Tuesday, January 26, 2010

Conan has left the building

"Tonight, in this house, we are gathered in praise of one Conan O'Brien."

This past Friday, January 22nd was a day of melancholic celebration, marking the death of The Tonight Show and the ousting of Conan O'Brien from NBC after more than two decades of service.

After work, I stopped by the Old Harbor brewery in San Juan and promptly purchased a gallon of their best beer without a second thought. I had arranged to meet a friend at home and watch the final Tonight Show with Conan O'Brien at the scheduled 11:35pm EST time. After pouring the first glasses of beer, we moved the television set so it would face outside into the yard. The reason for this was quite obvious: I wanted to smoke. Considering the magnitude of the event that was about to unfold before us, I did the only sensible thing that came to mind and smoked my finest Cuban cigar...among other things. Having the t.v. set up this way made it seem like we were in our own theater and I was very pleased with the results, until I began to think hard about the reason behind our gathering.

The show was amazing, as expected. Conan's goodbye speech was a heartfelt and sincere moment that touched me as I'm sure it touched countless others. The show closed, fittingly enough, with Lynyrd Skynyrd's Free Bird - a song of such epic grandeur, that it's shout-out requests at just about any show have become the stuff of legend. More remarkable so, was the fact that Conan himself played guitar on the track and even took a solo on his Les Paul. Simply brilliant.

My friend and I had consumed all the beer and had even downed a few shots of a deer-in-the-headlights liquor whose name we won't disclose. After watching a bit of Late Night with Jimmy Fallon and having a couple of laughs, an eerie silence fell between us. I was starting to get a particular feeling and simply uttered the word "Shit" as I stared at the shot glass in my hand. I looked up at my co-conspirator and he smiled and said, "I've already sent out some texts to see who's hanging out." This kind of unspoken coordination is something akin to telepathy; I assume this kind of communication is developed between individuals after they've been in the trenches together for years. I looked at my watch, it was nearly 2am... let us begin.

We decided to head to a place I had never been to before. My friend asked me to drive. When I questioned his request, he told me he couldn't get a DUI on his record. For some reason, he assumed I could. Fine. We rushed over to the bar in my decomposing vehicle while the music of Blur blasted from the speakers, hiding the frightening sounds of an engine that has seen far more better days.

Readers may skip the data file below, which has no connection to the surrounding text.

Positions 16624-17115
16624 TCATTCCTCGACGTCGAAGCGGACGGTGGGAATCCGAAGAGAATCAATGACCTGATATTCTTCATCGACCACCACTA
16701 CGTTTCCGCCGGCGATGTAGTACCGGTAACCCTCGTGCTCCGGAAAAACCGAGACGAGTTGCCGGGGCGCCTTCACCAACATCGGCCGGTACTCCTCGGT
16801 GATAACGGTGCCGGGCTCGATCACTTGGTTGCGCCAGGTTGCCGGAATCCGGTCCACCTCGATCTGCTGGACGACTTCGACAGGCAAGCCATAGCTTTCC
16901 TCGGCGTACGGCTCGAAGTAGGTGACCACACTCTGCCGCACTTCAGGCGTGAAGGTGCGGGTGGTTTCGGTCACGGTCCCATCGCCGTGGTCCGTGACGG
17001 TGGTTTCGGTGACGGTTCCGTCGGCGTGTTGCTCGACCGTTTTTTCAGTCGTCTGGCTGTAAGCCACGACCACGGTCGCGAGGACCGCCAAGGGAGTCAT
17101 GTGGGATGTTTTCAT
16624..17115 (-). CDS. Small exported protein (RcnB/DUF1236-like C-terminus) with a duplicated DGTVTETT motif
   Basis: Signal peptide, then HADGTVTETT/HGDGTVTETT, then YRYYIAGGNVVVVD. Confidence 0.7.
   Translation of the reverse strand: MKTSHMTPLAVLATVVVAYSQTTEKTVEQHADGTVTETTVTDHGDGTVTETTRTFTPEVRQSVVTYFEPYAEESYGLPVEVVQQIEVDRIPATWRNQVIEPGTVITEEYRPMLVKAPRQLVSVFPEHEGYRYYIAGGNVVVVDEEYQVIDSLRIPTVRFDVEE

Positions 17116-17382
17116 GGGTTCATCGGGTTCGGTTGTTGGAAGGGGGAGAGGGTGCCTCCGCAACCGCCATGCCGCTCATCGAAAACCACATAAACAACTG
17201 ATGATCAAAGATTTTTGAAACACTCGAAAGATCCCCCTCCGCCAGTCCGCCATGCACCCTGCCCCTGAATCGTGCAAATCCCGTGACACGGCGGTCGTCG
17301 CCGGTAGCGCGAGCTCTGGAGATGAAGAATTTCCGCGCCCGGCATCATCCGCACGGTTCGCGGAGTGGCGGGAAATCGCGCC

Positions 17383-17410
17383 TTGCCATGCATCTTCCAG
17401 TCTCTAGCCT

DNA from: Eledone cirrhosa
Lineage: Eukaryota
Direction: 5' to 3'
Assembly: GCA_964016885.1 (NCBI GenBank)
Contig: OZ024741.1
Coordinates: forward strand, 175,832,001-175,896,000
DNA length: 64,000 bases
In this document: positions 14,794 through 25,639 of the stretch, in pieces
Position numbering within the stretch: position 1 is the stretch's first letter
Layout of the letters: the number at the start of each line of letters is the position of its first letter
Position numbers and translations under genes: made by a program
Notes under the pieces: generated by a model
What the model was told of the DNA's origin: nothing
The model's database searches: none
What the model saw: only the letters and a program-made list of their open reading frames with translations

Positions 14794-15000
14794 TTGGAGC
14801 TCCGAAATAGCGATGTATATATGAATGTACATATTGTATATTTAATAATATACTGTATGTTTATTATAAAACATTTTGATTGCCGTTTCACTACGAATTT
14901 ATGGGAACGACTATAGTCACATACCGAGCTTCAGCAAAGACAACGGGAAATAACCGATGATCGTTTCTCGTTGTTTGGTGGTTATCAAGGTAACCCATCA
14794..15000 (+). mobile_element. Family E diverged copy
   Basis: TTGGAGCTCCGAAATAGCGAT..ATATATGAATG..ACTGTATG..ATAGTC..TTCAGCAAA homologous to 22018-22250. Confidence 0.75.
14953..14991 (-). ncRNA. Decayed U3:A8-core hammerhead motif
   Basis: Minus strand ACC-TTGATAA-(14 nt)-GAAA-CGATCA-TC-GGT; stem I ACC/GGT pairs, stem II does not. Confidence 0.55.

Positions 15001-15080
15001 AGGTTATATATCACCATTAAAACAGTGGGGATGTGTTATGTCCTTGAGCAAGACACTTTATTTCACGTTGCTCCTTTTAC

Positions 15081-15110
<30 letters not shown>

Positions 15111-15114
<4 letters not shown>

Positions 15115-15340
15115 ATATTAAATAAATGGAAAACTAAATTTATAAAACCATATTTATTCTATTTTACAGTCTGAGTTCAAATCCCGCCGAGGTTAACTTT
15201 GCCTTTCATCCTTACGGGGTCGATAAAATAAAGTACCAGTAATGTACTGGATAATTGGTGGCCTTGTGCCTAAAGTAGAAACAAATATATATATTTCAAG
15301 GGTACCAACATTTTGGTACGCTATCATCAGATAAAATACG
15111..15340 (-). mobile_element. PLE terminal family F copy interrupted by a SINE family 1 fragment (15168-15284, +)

The bar in question wasn't necessarily great, but I was now in the company of a couple of more friends, so this inconvenience was overlooked. One of those present wanted to dance with a girl he'd been looking at for a while. The only problem was he cannot dance to save his life. He quickly reconsidered after I informed him that the dance floor was so crowded, no one would notice his lack of skills. I later learned that, for reasons unknown, the floor cleared up pretty fast after he'd decided to grab the girl's hand and lead her to the aforementioned area. The poor bastard could not back down and went through the agony of trying to dance for a full five minutes before making up a bullshit excuse to head outside to the smoking area once again. Things could have been worse, without a doubt. Like the unfortunate yuppie who sat down next to an attractive young lady, who later politely asked him to vacate his seat so her girlfriend could sit down. And by girlfriend, I mean lover. Ouch.

I made it a point not to look at my watch for the rest of the evening because I didn't want the aggravation of knowing that my sleep time was wasting away before my eyes. I clearly recall laughing uncontrollably at some point but I cannot, however, remember what I was laughing about. The bar's bouncer asked me what time it was, but I told him that I didn't know. This individual, as far as I could tell, was not retarded, so when he noticed the watch on my wrist he kindly asked: "That is a watch on your wrist, right?"

-"Yes", I said.
-"And is it working?"
-"Yes, but it's complicated and I haven't the patience, nor the brain capacity to explain at this time."

He looked at me with pity and I felt it was as good a time as any to get out of there. I found my friend and suggested we leave, and it was only after he suggested we get some breakfast that I realized how close we were to daybreak.

On the ride home, my friend drove. I implored him to speed up in an attempt to outrun the first rays of the sun as we listened to an old imported recording of a live Green Day performance from the last century. My alarm clock would sound off in 3 hours, but it didn't seem to matter. We had witnessed the closing of a chapter in such a unique instance of television, that I closed my eyes safe in the knowledge that this was a night people would talk about for years to come. I made it to bed shortly before 7 am amidst small beacons of light penetrating my windows, serving as a kind reminder of an evening well spent.

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